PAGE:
At the end of the day, he phoned Tom Rosenberg, the head of Lakeshore, the film’s production company, and told him he’d wanted to direct for a long time, but only if he had a story that he was burning to tell. This was it. “I’ve realized I could never take a film just for a job,” he says. “It’s so painful.” Impressed, Rosenberg said maybe. But after calling his foreign distributors, he said no. Other potential directors fell through. Finally, Rosenberg pushed the release back six months, cut the budget, and gave the reins to McGregor. It’s out in September, starring Dakota Fanning, Jennifer Connelly, and McGregor himself as a golden boy whose charmed life goes horribly awry.
“I’m used to working in blocks of three or four months,” he says. “My responsibility is complete when I’m working in a character, but really only to that character and my other actors. Once I’m done playing that role, I just **** off. And somebody else has to worry about it.” This, of course, is entirely different. “It’s like a big rucksack I put on. It’s been full of bricks, and gradually I’ve taken a brick out here or there. Now I’m starting to work with our composer, and we have to do our sound mixing. But I can watch the film with its temp music. It’s the film that I wanted it to be.”
Has his experience on the other side of the camera changed McGregor’s approach to acting? “I’m pretty sure I’ll be a much easier actor to direct,” he says, laughing. Directors to benefit from his newfound empathy include Bill Condon, who cast him as Lumiere, the candlestick, in next year’s live-action Beauty and the Beast, and his early mate Danny Boyle, who will begin filming the sequel to Trainspotting this summer. Loosely based on Irvine Welsh’s novel Porno, it picks up the thread of the Edinburgh junkies’ lives 10 years after the celebrated original. The lag between the making of the films, however, has been longer. “The truth is that it’s been 20 years,” McGregor says, with a long exhale.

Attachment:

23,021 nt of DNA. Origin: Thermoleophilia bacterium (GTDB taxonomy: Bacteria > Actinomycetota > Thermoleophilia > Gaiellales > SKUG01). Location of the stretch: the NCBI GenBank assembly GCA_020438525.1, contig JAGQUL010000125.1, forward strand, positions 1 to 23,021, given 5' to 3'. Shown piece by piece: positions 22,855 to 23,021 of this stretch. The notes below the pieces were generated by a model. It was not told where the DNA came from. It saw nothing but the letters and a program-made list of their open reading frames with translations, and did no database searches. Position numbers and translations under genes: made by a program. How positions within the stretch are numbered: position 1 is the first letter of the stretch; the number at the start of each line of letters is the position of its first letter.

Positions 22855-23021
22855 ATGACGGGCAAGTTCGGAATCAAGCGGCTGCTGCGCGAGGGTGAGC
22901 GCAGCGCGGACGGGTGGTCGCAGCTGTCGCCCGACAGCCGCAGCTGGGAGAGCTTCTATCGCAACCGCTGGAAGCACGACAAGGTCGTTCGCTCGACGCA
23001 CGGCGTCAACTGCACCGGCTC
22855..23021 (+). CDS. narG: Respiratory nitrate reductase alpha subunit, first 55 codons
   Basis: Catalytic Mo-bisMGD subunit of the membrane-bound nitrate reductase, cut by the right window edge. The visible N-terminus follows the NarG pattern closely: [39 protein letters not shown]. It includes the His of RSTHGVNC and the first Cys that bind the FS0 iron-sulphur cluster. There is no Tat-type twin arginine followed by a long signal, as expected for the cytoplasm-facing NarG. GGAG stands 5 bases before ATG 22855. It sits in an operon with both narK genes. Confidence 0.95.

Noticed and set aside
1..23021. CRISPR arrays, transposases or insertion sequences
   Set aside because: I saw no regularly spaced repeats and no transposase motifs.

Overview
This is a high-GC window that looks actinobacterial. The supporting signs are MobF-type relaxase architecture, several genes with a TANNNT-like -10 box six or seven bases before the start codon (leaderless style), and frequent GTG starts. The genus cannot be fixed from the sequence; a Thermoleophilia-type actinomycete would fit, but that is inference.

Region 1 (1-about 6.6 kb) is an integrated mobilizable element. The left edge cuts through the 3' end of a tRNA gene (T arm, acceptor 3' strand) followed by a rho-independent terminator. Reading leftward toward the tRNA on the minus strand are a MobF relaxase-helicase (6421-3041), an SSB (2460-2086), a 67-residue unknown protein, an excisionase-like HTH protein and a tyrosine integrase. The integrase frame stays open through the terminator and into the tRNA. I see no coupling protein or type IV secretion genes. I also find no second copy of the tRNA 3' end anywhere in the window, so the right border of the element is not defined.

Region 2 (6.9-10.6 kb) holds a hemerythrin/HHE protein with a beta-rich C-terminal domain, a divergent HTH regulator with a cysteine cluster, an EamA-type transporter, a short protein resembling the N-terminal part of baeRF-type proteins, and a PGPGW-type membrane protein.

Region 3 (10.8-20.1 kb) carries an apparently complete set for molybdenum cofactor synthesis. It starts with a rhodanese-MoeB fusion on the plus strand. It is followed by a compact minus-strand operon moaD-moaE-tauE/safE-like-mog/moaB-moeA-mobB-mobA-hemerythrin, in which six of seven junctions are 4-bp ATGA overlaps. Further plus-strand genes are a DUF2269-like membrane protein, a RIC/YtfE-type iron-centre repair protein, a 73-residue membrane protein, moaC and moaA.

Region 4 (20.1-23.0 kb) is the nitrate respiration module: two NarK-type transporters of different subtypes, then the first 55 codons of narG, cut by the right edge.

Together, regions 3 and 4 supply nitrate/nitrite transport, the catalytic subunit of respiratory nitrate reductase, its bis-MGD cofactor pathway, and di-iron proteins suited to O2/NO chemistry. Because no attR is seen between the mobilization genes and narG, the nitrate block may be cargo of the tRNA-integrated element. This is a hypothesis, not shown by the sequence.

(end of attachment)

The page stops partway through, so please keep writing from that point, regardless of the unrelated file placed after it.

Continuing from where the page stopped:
After working together on three pictures, McGregor and Boyle publicly parted in 2000 when the director, having promised McGregor the lead in his adaptation of the cult novel The Beach, instead cast Leonardo DiCaprio. “We didn’t see each other for years,” McGregor says. “Then I bumped into him at the Shanghai Film Festival [in 2009]—we were there trying to get Angels and Demons by the Chinese censors—and Danny was the head of the jury. It was the first time I’d seen him properly.” It was brief; they were cordial. “Then, three years ago, I met him at a restaurant in London. He said it was incredible timing—he was just about to go up to Edinburgh to look at our old locations from Trainspotting, trying to get inspiration for the sequel. So I knew it was in the cards.
“We were always professional friends anyway, Danny and I. We didn’t hang out together outside the work we made—I think Danny’s a very private man, and I don’t think that’s so unusual with actors and directors. But I’ve missed him and the way he runs the set. He’s certainly gotten some of the best work out of me that I’ve ever done. It’s been a sort of wasted time. I’ve always considered it a shame.”
Recently, he’s spent that time poring over each scene of American Pastoral with veteran cinematographer Martin Ruhe. “I’ve learned the most about directing in the edit room—the mistakes you’ve made, the shots you don’t have, the shots you’ve wasted time on that you’ll never use. These are all lessons to be learned for another time.” He smiles, looking out at the lights of LA, and runs his hands through his hair. “In the meantime, I’ll go work with Danny Boyle again. It’ll be his film, and I can just be Rent Boy.”